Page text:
At the signing table in the book tent

Thursday, March 17, 2016

Author Visit, Sunrise Drive Elementary School, Tucson, AZ

Sunrise Elementary School, Tucson, Arizona
A week ago I had an excellent author visit at Sunrise Drive Elementary School in Tucson, Arizona. I spoke to four groups of children from kindergarten through fifth grade and was pleased with the enthusiastic response to my presentation and the good questions at the end. At my last presentation of the day the students shared some wonderful art created after reading the books in my Day and Night series. 
Collared Lizard, from A Day and Night in the Desert
During one of my breaks I had a chance to tour the school and visit the huge school garden–perfect for Wiggle and Waggle!-- and to see some of the permanent art work decorating the walls of the building. Each graduating fifth grade class creates a legacy work as a permanent record of their years at the school. One of my favorites was a mural made of ceramic tiles depicting birds of the desert. During my program I measured the wingspans of the students as I always do, and, as always, everyone is amazed that it takes two students to be the wingspan of a bald eagle or two and a half to be a California condor. One place to see condors in the wild is in Arizona, in the Grand Canyon, where they have been introduced and have been successfully reproducing.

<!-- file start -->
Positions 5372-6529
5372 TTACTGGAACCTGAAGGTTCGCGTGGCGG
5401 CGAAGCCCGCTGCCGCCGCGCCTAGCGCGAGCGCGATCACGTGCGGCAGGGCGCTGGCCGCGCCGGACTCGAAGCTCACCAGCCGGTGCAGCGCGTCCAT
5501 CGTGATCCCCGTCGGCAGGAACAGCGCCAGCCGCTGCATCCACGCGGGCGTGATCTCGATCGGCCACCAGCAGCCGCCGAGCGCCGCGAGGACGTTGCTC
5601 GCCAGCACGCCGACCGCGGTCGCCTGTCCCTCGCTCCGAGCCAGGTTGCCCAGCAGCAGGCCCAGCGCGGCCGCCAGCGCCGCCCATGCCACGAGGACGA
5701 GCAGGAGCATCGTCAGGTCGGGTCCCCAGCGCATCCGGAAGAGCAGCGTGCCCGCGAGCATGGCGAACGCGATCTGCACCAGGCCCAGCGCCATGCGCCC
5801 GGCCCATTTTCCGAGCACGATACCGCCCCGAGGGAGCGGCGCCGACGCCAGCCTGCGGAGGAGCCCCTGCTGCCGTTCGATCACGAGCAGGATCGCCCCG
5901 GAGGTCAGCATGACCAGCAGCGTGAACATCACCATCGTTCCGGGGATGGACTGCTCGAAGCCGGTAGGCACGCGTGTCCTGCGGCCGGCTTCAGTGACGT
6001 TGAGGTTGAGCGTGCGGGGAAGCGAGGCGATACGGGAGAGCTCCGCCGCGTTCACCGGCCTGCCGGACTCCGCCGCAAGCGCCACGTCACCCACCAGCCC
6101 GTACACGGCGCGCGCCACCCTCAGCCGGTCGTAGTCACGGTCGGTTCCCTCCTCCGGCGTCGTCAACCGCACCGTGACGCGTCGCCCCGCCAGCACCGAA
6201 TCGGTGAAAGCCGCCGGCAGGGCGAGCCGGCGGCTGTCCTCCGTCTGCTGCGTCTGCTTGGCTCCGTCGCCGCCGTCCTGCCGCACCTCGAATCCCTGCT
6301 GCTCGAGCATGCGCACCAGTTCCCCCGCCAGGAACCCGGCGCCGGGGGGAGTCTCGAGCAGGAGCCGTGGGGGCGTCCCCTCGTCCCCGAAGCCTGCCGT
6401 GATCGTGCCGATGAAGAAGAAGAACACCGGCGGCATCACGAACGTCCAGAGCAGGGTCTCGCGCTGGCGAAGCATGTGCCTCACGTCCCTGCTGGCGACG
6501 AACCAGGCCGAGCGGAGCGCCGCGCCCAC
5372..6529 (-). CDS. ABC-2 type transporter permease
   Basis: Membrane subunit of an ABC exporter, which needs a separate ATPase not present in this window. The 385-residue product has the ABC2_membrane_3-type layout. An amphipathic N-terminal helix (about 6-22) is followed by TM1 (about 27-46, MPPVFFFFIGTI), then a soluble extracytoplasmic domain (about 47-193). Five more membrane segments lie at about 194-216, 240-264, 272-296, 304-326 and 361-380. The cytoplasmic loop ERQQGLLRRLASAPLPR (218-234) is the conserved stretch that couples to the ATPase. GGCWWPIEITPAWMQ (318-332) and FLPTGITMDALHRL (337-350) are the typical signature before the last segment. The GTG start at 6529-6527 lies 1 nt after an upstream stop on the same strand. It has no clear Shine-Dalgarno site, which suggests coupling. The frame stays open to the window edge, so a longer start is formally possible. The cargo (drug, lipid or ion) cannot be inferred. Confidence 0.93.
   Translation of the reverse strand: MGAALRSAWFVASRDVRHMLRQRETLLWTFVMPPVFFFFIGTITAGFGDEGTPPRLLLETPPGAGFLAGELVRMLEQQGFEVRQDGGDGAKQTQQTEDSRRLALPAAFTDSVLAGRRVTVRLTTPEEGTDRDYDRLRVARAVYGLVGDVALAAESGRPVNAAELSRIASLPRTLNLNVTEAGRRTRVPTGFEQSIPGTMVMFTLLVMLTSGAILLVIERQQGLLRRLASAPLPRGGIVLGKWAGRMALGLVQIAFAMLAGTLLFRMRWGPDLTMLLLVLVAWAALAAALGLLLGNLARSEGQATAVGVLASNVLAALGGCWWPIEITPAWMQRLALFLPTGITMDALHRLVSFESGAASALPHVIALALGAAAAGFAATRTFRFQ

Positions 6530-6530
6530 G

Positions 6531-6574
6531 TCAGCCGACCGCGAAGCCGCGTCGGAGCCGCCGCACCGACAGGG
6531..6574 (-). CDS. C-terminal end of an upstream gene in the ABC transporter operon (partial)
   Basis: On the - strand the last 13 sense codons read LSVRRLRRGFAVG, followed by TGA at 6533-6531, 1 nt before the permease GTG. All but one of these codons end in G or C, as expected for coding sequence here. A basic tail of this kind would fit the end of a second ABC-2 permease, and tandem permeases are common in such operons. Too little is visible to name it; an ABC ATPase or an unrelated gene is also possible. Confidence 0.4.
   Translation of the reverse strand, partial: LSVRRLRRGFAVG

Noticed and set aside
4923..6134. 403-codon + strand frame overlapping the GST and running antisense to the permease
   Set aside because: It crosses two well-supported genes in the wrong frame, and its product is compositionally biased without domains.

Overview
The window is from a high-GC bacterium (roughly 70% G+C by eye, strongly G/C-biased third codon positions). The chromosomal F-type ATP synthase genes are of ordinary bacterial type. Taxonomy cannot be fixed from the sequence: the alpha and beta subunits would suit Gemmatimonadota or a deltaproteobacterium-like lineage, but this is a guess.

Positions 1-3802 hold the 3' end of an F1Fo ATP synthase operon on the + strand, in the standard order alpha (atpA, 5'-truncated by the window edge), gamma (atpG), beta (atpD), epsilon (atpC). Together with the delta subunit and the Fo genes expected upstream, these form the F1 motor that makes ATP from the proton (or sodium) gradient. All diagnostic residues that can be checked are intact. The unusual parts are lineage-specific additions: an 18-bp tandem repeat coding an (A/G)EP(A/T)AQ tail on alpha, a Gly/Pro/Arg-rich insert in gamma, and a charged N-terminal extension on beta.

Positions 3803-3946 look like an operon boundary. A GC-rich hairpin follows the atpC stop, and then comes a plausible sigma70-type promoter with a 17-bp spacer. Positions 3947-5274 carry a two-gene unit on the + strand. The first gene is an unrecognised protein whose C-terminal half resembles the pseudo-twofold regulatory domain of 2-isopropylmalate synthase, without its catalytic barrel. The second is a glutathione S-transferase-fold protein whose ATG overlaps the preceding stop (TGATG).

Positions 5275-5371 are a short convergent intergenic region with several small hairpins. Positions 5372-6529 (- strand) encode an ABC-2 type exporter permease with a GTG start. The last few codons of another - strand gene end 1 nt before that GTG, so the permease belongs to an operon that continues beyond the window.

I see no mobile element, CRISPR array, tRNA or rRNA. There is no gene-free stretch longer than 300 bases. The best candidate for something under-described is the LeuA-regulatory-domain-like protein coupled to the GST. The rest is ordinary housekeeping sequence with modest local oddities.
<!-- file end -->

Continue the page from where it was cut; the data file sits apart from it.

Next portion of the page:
Ceramic Mural, Birds of the Desert
I thank Monica del Rincon for arranging my visit to Sunrise and Principal Andrea Davidson for introducing me at each of my programs and spending the day with me. And I especially thank the FFO of Sunrise for sponsoring my visit. I also thank the author visit coordinator of the Tucson Festival of Books, Cheryl Schrader-Gerken, for helping me make my connection with Sunrise. It was a very successful day!